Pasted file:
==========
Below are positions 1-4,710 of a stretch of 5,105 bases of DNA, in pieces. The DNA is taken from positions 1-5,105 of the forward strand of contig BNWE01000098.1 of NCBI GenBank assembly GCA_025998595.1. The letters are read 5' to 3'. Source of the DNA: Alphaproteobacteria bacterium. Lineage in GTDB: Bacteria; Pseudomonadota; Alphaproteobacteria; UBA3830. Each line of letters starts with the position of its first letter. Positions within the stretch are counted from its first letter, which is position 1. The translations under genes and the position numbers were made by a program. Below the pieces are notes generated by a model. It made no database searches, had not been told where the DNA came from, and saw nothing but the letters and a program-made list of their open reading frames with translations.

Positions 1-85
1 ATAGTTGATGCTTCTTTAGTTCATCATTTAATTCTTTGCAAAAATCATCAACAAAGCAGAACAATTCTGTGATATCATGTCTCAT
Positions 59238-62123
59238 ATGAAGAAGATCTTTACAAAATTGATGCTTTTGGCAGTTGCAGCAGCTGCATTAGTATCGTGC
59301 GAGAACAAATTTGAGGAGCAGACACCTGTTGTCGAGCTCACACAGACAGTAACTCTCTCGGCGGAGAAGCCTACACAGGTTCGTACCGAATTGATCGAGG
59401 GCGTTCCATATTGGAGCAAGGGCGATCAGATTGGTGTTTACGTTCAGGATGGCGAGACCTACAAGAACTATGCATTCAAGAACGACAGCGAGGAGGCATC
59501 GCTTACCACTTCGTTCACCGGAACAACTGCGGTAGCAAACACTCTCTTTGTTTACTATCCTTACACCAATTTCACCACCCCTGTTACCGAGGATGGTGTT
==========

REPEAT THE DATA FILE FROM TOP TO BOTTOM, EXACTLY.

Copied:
Below are positions 1-4,710 of a stretch of 5,105 bases of DNA, in pieces. The DNA is taken from positions 1-5,105 of the forward strand of contig BNWE01000098.1 of NCBI GenBank assembly GCA_025998595.1. The letters are read 5' to 3'. Source of the DNA: Alphaproteobacteria bacterium. Lineage in GTDB: Bacteria; Pseudomonadota; Alphaproteobacteria; UBA3830. Each line of letters starts with the position of its first letter. Positions within the stretch are counted from its first letter, which is position 1. The translations under genes and the position numbers were made by a program. Below the pieces are notes generated by a model. It made no database searches, had not been told where the DNA came from, and saw nothing but the letters and a program-made list of their open reading frames with translations.

Positions 1-85
1 ATAGTTGATGCTTCTTTAGTTCATCATTTAATTCTTTGCAAAAATCATCAACAAAGCAGAACAATTCTGTGATATCATGTCTCAT
Positions 59238-62123
59238 ATGAAGAAGATCTTTACAAAATTGATGCTTTTGGCAGTTGCAGCAGCTGCATTAGTATCGTGC
59301 GAGAACAAATTTGAGGAGCAGACACCTGTTGTCGAGCTCACACAGACAGTAACTCTCTCGGCGGAGAAGCCTACACAGGTTCGTACCGAATTGATCGAGG
59401 GCGTTCCATATTGGAGCAAGGGCGATCAGATTGGTGTTTACGTTCAGGATGGCGAGACCTACAAGAACTATGCATTCAAGAACGACAGCGAGGAGGCATC
59501 GCTTACCACTTCGTTCACCGGAACAACTGCGGTAGCAAACACTCTCTTTGTTTACTATCCTTACACCAATTTCACCACCCCTGTTACCGAGGATGGTGTT